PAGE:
What Open Source DevOps means for the future of Enterprise Infrastructure

What Open Source DevOps means for the future of Enterprise Infrastructure

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A change, they say, is as good as a holiday. That might have been true in simpler times, but with change being the overarching constant in the IT world today, it very rarely seems like that. Change in today’s IT world is not only ever-present, it’s something that is essential to get to grips with if you want any hope of surviving – let alone excelling – in your respective field. One of the most significant transformations happening in the IT world today is the increasing shift away from on-premise infrastructure management to hybrid and cloud solutions. While it’s by no means unequivocal among IT professionals that on-premise enterprise infrastructure is in its twilight years, it’s hard to argue with the facts: cloud and hybrid infrastructure solutions are disrupting traditional infrastructure models in enterprises. In this blog, we’ll take a look at the contributing factors to this fundamental shift, including the role of open source DevOps and the increasingly common use of virtualisation.

Where are we on a timeline of the on- versus off-premise infrastructure debate?

Although the shift away from traditional infrastructures and the increasing feasibility of cloud architecture has been a long time coming, we’ve only now reached the tipping point of enterprise adoption. Until just two years ago, C-level executives were voting pretty unanimously against the cloud’s ability to replace on-premise applications – their main reason being the security and stability benefits of in-house infrastructure. With high-profile hacks seemingly escalating in regularity and intensity with each year, it’s understandable that security is a primary concern – however, no business today operates in isolation from the internet, and it’s an unfortunate truth that until such a time as we have a true solution to locking down online security, some element of risk to sensitive data is unavoidable whether it is stored on-premise or in the cloud. The question of stability has also been addressed as virtual architectures and Infrastructure as a Service (IaaS) technology have matured alongside increasing broadband capabilities around the world. The levels of stability that can be achieved at scale and across multiple geographies is far beyond that which was economically achievable with an on-premise model.

Granular virtualisation is breaking down the barriers between on- and off-premise infrastructure.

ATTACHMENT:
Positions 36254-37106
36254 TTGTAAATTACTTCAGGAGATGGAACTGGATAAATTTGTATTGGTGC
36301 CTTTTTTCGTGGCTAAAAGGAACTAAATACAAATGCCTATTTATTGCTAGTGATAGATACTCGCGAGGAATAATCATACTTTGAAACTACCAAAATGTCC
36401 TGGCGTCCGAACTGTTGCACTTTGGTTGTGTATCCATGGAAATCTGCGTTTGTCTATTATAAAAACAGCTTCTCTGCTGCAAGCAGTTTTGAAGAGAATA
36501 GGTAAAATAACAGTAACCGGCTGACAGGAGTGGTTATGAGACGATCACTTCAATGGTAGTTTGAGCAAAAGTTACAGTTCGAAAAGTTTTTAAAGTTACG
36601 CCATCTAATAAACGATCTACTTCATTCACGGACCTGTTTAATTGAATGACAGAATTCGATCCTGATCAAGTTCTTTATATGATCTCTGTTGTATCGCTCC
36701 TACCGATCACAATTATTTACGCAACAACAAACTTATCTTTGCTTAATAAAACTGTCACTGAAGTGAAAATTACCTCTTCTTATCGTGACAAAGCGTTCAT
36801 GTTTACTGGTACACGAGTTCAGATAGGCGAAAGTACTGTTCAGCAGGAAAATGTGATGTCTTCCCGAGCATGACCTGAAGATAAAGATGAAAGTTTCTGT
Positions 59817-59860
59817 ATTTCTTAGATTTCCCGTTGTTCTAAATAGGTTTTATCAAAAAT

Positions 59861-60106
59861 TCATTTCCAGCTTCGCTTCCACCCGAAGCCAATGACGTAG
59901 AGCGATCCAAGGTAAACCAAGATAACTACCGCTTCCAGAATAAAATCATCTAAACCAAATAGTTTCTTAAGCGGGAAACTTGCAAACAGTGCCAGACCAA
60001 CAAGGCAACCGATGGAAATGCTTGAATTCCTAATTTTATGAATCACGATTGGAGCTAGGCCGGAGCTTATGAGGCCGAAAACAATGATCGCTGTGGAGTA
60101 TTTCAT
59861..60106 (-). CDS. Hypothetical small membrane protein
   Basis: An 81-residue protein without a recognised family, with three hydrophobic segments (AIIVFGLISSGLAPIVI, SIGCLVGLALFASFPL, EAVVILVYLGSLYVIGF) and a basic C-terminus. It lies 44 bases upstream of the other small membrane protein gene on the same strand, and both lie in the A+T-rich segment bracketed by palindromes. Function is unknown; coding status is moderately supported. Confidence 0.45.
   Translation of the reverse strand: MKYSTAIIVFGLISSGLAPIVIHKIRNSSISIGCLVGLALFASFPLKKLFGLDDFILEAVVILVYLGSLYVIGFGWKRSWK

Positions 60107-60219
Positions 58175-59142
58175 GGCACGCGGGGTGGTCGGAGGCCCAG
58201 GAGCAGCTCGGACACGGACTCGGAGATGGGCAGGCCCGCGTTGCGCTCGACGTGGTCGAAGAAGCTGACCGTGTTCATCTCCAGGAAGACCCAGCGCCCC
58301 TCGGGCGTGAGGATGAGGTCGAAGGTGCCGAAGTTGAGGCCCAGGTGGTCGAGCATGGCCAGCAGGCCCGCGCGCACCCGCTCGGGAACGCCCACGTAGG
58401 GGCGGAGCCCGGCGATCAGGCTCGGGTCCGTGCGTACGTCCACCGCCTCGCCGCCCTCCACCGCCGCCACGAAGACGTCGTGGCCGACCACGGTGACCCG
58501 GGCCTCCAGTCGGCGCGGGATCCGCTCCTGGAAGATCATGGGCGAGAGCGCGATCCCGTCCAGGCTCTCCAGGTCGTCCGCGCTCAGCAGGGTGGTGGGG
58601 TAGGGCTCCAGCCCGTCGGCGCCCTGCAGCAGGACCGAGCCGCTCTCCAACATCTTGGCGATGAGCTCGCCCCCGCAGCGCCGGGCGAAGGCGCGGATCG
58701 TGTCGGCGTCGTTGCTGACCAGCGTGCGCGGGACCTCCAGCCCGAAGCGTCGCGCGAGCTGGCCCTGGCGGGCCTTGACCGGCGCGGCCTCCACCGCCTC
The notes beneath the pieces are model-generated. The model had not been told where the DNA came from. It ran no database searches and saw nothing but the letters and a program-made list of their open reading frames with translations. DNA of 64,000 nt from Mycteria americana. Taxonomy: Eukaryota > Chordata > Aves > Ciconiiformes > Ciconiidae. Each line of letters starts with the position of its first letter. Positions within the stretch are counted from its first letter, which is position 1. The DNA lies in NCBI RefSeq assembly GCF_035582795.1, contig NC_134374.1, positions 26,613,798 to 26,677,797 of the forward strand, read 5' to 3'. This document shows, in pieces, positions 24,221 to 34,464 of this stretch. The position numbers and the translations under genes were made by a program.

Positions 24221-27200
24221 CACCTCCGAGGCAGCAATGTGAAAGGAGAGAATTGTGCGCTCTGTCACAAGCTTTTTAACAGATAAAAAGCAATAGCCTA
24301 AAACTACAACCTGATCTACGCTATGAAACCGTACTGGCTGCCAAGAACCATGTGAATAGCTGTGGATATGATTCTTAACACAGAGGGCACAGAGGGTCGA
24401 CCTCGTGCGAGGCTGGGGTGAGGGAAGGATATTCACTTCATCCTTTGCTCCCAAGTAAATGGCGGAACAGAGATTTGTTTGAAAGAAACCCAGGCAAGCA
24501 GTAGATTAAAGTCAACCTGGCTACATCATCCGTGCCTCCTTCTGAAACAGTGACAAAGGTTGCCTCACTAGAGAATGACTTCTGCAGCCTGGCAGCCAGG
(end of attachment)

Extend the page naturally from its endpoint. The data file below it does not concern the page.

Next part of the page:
Before the turn of the millennium, virtualisation was something that only massive data-centres were likely to have anything to do with, but after the release of VMWare and ESX, virtualisation became feasible for commercial and personal use. In 2006, the worlds largest book seller entered the cloud market with Amazon Web Services (AWS). Just ten years later, AWS is a $7 billion business servicing 5 million customers in the UK alone. A key enabler for this explosive growth of virtualisation and cloud has been infrastructure automation.  Multiplying the size of your server estate multiplies the overhead of configuration management, and the ability to provision and de-provision quickly and consistently are critical to ensuring that cost is not also multiplied unnecessarily. Today, virtualisation technology has matured to the extent that it’s possible to not only virtualise systems, but also granular processes.  In fact, two of the hottest trends in technology are microservices and containerisation.  It remains to be seen if containerisation will ultimately replace virtualisation, but there is a clear drive towards more granular application services and infrastructure to support them.  Infrastructure automation has made it possible to provide businesses with services that would otherwise be astronomically expensive in hardware terms. Combine infrastructure as code with the surge in popularity of Software Defined Networking (SDN) and enterprise architecture of the near future will look quite different from that of today – the decoupling of network control from the hardware layer not only means less reliance on in-house hardware and less constraints on physical space, it also gives IT professionals an unprecedented level of control over their environment. Ultimately, this enables organisations to deliver faster without infrastructure bottlenecking the process.